Wednesday, June 8, 2005

Express publisher celebrates 25 years of news


By MEGAN THOMAS
Express Staff Writer

Pam Morris celebrates 25 years this month as publisher of the Idaho Mountain Express. Photo by David N. Seelig

Skiing brought Pam Morris to the Wood River Valley, the news cemented her stay.

"I realized that probably the best thing I could do to change the world was to make sure people got the information and had a place to get it," Morris, publisher of the Idaho Mountain Express, said.

As publisher, Morris ensures informed decisions enhance the community. This month Morris celebrates 25 years as publisher of the Express.

"In the last 25 years, there have been a lot of ups and down. She found a way to navigate," said Jeff Cordes, long-time Express sports editor and a board of directors member.

Morris assumed the duties as managing editor of the Mountain Express in 1980. She replaced Martha (Poitevin) Page, who resigned to move out of the area.

"I knew when I left, that I was leaving the paper in the hands of someone who had the right values, who believed in the stewardship of the press," Page, a founder of the paper and Express board of directors chair, said.

As steward of information, Morris expanded the paper to become a biweekly publication, with a permanent headquarters in Ketchum. Under her guidance, the company also began publishing the Sun Valley Guide magazine, the Real Estate Guide and special sections supplements.

Among her accomplishments, Morris' on-going dedication to Idaho stands forefront in the minds of coworkers. Over the years, her interest in public lands and environmental issues exemplified her commitment.

"I still believe if people have the information, they will make the decisions that are right for them and right for their world," Morris said.

Born and raised in Pocatello, Idaho, Morris arrived to the valley after graduating with honors from the University of Utah with a degree in psychology. Like many, she worked multiple jobs, including stints at the Holiday Inn and Louie's restaurant to support her skiing passion.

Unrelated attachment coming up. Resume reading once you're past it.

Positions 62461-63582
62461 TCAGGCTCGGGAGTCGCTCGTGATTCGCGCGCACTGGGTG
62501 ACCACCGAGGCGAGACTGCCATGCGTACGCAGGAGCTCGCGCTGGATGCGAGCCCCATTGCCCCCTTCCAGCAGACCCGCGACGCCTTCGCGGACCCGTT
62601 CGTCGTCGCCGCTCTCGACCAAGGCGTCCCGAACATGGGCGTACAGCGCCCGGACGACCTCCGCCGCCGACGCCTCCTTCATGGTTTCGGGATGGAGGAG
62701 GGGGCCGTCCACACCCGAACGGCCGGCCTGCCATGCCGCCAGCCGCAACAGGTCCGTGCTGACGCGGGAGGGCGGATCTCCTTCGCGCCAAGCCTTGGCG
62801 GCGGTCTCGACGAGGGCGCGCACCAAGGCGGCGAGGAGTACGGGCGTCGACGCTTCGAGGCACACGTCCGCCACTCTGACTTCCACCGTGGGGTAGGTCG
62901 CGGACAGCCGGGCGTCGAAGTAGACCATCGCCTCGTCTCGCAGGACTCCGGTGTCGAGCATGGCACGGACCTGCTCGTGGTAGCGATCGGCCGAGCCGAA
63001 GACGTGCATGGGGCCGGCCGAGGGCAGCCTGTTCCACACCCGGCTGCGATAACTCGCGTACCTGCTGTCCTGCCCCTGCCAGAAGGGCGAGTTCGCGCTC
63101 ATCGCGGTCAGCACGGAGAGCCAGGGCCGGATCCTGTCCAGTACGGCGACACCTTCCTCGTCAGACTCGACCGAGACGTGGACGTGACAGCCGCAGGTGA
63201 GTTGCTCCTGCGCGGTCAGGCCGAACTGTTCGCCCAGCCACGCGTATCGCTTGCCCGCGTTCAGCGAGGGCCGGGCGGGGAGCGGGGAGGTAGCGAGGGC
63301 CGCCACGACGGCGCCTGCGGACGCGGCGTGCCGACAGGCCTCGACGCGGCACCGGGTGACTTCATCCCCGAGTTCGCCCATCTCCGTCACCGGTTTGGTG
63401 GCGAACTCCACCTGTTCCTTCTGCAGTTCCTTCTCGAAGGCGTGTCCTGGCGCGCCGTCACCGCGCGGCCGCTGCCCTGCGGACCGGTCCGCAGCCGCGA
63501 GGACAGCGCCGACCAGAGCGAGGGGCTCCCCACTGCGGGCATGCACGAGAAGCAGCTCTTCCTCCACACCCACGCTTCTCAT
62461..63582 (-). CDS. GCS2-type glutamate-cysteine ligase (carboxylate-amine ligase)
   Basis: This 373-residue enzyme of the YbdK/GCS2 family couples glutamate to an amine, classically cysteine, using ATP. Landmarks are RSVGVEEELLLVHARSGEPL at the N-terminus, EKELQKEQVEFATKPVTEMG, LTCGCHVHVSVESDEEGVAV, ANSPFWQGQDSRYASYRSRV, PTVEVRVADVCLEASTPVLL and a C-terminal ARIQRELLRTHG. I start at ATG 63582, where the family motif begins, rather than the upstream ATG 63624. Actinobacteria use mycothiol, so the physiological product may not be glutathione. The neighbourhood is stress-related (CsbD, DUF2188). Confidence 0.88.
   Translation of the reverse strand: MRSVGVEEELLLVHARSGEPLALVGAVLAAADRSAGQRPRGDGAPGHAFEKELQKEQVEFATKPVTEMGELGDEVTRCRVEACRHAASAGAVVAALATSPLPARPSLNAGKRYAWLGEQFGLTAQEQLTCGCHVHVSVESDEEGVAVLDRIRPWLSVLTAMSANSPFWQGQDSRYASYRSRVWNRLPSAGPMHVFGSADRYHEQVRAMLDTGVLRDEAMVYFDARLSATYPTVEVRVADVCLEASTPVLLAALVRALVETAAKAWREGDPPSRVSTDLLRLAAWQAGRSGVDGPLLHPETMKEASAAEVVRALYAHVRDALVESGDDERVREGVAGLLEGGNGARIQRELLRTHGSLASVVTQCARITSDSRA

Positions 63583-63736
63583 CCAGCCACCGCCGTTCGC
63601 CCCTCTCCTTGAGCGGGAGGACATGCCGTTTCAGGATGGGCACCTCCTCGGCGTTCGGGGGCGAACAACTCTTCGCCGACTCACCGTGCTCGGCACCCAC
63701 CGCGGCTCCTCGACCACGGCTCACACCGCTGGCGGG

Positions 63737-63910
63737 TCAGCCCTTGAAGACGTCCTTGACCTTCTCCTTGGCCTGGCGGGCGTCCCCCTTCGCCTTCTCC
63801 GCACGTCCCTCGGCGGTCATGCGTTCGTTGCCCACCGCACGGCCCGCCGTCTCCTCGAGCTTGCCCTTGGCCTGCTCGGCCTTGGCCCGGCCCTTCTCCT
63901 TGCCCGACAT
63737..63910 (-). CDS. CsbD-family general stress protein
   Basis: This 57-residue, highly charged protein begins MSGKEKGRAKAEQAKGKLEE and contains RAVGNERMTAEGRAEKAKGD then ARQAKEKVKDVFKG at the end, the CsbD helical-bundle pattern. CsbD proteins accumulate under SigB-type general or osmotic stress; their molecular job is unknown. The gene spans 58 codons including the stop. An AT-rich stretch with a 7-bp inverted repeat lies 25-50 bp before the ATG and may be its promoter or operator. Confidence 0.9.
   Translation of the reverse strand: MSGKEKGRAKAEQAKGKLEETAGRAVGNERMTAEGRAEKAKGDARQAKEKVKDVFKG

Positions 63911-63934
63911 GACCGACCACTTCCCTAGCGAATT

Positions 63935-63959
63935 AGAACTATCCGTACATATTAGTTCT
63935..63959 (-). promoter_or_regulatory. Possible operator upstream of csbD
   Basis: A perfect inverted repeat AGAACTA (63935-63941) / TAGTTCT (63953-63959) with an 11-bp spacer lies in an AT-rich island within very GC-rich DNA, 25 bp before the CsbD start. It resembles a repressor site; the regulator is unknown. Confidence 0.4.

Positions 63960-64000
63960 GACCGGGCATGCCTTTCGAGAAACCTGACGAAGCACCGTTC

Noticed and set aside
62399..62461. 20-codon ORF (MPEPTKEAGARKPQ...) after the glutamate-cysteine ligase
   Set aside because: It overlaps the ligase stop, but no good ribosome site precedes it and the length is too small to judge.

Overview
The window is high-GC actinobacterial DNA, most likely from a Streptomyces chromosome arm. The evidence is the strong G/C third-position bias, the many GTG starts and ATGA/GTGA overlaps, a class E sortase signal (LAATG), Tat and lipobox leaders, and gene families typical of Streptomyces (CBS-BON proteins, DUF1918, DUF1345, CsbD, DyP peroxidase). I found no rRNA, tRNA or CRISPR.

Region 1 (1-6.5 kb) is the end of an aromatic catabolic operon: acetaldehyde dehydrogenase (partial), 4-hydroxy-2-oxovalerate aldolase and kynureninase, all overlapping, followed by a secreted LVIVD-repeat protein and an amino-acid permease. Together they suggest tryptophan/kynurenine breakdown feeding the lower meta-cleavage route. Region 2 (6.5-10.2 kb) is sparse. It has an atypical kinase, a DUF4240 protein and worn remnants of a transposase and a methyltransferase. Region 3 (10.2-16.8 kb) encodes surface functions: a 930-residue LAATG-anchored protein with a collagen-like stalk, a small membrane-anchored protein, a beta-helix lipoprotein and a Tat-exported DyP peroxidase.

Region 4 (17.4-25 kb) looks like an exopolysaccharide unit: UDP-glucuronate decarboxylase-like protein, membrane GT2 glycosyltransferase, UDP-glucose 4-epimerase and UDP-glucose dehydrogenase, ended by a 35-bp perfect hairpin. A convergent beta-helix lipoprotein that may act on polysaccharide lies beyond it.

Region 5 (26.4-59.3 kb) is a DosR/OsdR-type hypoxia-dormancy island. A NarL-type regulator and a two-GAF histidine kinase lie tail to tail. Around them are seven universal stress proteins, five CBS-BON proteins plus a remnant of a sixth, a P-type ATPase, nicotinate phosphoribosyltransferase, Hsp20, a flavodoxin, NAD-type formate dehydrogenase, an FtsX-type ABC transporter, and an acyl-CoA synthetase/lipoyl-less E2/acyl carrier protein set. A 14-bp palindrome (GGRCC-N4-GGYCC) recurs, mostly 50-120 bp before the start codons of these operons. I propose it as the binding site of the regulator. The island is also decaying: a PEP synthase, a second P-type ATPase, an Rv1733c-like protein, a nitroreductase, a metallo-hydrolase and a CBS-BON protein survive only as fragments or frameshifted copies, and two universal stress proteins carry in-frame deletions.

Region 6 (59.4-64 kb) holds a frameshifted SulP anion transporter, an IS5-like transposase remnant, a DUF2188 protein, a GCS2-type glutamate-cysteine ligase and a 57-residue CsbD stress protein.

"The thing I wanted to do more than anything when I graduated, was ski. The first winter here wasn't enough," Morris said.

With hopes of finding an interesting job that would enable her to live in the Wood River Valley, Morris responded to a classified advertisement for a typesetter at the paper. The advertisement facilitated Morris' tenure at the Express.

After nine months typing classifieds, stories and captions, she landed a job as a news reporter.

"I wanted to be a reporter because I saw things out there that I wanted to know about and I thought others wanted to know about," Morris said.

Morris debuted with three feature stories—one detailed the RV camping experience.

As a reporter, Morris worked tirelessly covering all areas of the Wood River Valley—all for $100 a week. Her early writing concentrated on Blaine County government and the city of Hailey, including coverage of Blaine County's first comprehensive plan.

"I saw every single aspect of what was going on in the county," Morris said.

After four years, Morris assumed the duties as managing editor of the Mountain Express.

Twenty-five years later, her commitment to the news continues to match the passion of a cub reporter, whose love of skiing found its match with the world of journalism.

"What they don't know is I would do this for free," Morris said.




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The Idaho Mountain Express is distributed free to residents and guests throughout the Sun Valley, Idaho resort area community. Subscribers to the Idaho Mountain Express will read these stories and others in this week's issue.